Writing an Inferno
By Colin Herd.
Inferno, Eileen Myles, OR Books 2010
Inferno is the latest novel by the poet Eileen Myles, and the most recent publication from the innovative publishing house OR Books. It’s Myles’ third book-length work of fiction, the other two being Cool For You (2000) and Chelsea Girls (1994). Distinguishing the books that way, though, suggests a degree of generic separation between the different strands of her work that really doesn’t assert itself at all in the reading. Her fictions are deeply personal, characterized by a clarity and upfront-ness that is at its core not prosaic but prosodic, rooted and generated by the rhythms, intonations and inflections of speech. Likewise, her non-fiction essays and art-writing, which were beautifully compiled in The Importance of Being Iceland last year, are similarly personal, conversational, informal, linguistically charged and poetic. Her fiction has the same qualities and seems to have an equal degree of ‘truthfulness’ about it as her poetry and her essays. Perhaps bearing this in mind, Cool For You was touted as a Truman Capote-inspired ‘non-fiction novel’, blurring the distinctions between fiction and memoir. Inferno, on the other hand, is subtitled ‘a poet’s novel’, and its focus is squarely on the business, or the life-choice, of being a poet as Myles experienced it in the giddily avant-garde, and punk heart of New York City.
“My English professor’s ass was so beautiful. It was perfect and full as she stood at the board writing some important word. Reality or perhaps illusion.”
These are the first three sentences of the novel and by my reckoning, they have to rank alongside “This is the saddest story I have ever heard”, “It was a bright cold day in April and the clocks were striking thirteen” and “The sun shone, having no alternative, on the nothing new” as the best, most full of promise, most coolly evocative of novel-openings. These three simple sentences describe and crystallize a potent, sexually charged, desire-encrusted moment of awakening, in a novel filled with just such moments. Like Cool For You, Inferno is a ‘coming of age (as a poet) tale’. Come to think of it, so much of Myles’ writing could be termed that, a kind of ceaseless and recurring self-discovery, self-conquering, self-examination and self-creation. “Reality or perhaps illusion.” Or, as Myles states in the promotional trailer for the book,
“The first fiction is your name, I think that’s why I use it in my books all the time. I mean Eileen Myles. Am I Eileen Myles?”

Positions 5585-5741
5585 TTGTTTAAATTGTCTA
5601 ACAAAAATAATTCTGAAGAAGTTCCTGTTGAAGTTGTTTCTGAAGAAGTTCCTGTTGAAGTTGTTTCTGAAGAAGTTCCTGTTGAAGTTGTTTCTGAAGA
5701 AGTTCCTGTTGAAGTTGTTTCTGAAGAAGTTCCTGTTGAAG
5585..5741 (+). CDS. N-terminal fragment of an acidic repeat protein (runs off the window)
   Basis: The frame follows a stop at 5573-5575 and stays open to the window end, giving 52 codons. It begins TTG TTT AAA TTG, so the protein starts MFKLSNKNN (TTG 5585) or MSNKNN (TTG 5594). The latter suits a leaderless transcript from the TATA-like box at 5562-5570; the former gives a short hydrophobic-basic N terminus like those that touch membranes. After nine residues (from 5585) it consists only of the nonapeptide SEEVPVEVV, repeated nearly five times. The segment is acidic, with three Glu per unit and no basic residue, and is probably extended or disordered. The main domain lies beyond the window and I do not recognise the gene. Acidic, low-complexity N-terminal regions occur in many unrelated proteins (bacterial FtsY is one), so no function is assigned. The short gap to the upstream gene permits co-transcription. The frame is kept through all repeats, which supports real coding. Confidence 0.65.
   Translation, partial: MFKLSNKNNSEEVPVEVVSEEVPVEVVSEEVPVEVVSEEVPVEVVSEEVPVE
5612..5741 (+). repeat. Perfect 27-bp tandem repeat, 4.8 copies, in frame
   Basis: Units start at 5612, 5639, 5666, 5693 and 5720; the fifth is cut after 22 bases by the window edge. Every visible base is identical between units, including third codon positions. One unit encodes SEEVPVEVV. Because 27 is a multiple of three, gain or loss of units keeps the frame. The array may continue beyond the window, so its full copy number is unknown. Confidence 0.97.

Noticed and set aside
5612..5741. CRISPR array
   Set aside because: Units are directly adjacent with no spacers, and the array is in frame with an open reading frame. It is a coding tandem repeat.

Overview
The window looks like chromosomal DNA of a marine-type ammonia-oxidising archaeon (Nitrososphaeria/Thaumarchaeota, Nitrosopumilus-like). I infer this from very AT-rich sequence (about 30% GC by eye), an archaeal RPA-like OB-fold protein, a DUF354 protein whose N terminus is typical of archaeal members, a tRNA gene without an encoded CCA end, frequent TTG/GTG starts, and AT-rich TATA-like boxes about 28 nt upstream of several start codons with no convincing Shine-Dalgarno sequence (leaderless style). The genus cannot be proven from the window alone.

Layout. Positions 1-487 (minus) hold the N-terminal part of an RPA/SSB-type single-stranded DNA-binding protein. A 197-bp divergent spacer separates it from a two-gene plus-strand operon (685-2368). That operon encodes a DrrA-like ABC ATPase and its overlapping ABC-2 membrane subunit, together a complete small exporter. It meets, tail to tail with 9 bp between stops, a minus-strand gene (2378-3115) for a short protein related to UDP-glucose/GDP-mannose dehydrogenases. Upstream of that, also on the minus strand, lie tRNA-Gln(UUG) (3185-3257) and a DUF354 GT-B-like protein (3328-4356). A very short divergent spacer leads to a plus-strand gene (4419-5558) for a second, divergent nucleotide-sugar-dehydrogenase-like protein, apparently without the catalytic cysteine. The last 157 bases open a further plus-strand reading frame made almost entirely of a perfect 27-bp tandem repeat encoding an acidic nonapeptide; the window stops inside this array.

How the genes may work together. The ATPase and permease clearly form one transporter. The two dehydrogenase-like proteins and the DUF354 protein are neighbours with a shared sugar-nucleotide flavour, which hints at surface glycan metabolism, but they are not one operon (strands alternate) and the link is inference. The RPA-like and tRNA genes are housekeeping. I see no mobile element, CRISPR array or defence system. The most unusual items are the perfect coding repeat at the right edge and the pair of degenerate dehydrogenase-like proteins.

So, Inferno is a sequence of ‘coming of age’ moments. One of the first, being invited by the English Professor to read her poetic response to Dante’s Inferno in her English class:
“There are moments when I’ve literally felt drowned in life. When circumstances have led to a moment so rife with possibility, a possibility that you can’t possibly understand.”
In another, much darker, altogether more tense example, the Eileen character is taught, like a trainee, how to give a hand-job to a regular client at a massage parlour. She realizes she just can’t do it and flees the room. The narrative that concludes with this crisis-episode is built-up-to gradually and indirectly, spliced in between other plotlines, diversions and conversational digressions. This is a key aspect of how Myles’ writing proceeds and succeeds, in swirling narrative patterns where every moment has the potential to return and blossom into another narrative strand, nothing is wasted and everything pregnant with potential and significance. So, for example, at the beginning of the novel, we learn of the first poetry reading Myles attended. Organised by her English professor, it was a reading by the poet Marge Piercy, the first poet Myles saw: “I didn’t think I really knew there still were poets.” Much later in the novel, and later in her life, when Myles has recognition and a degree of fame as a poet, she goes to another Piercy reading, and encounters ‘the real Marge Piercy’ there, who denies ever having read at U. Mass on the invitation of Myles’ professor Eva Nelson. Myles is certain she did and there’s a kind of comic stand-off with neither side willing to concede. The encounter is strange. It seems stuffed with some kind of significance, but it’s difficult to make anything of it other than uncertainty and confusion about what actually happened: “Reality or perhaps illusion.”
But whether or not Marge Piercy was the first poet Myles saw read, she certainly wasn’t the last, and the book is crawling with a cast of famous, cult and not so famous poets, artists and writers. They appear in the book not as idle gossip, nor as ego-building name-drops but as important characters in the life of the character Eileen. I particularly liked the chapter about the underrated poet Bill Knott, and an open-eyed, honest account of a German reading tour organized by Semiotext(e), alongside Kathy Acker, Chris Kraus and others that pulls no punches about the harsh realities of selfishness, ambition and competition among writers. Coupled with the pleasure of getting Myles’ take on these writers, is the very great pleasure of reading Myles’ take on her own writing, from discussion of individual poems such as ‘An American Poem’, to more general statements about why and how she writes, such as the beautiful, sad one with which this review is going to close:
“Writing is just what I do to frame my longing. I replace myself. The longer I live the deeper it goes. It seems like it will never end this feeling. I throw a stone down and nothing ever comes up I don’t even get circles.”
ABOUT THE REVIEWER
Colin Herd lives and writes in Edinburgh. Poems have recently appeared in Shampoo, Streetcake, Velvet Mafia, Gutter and forthcoming in Pop Serial, and reviews in the blog of Chroma journal.
First published in 3:AM Magazine: Monday, September 20th, 2010.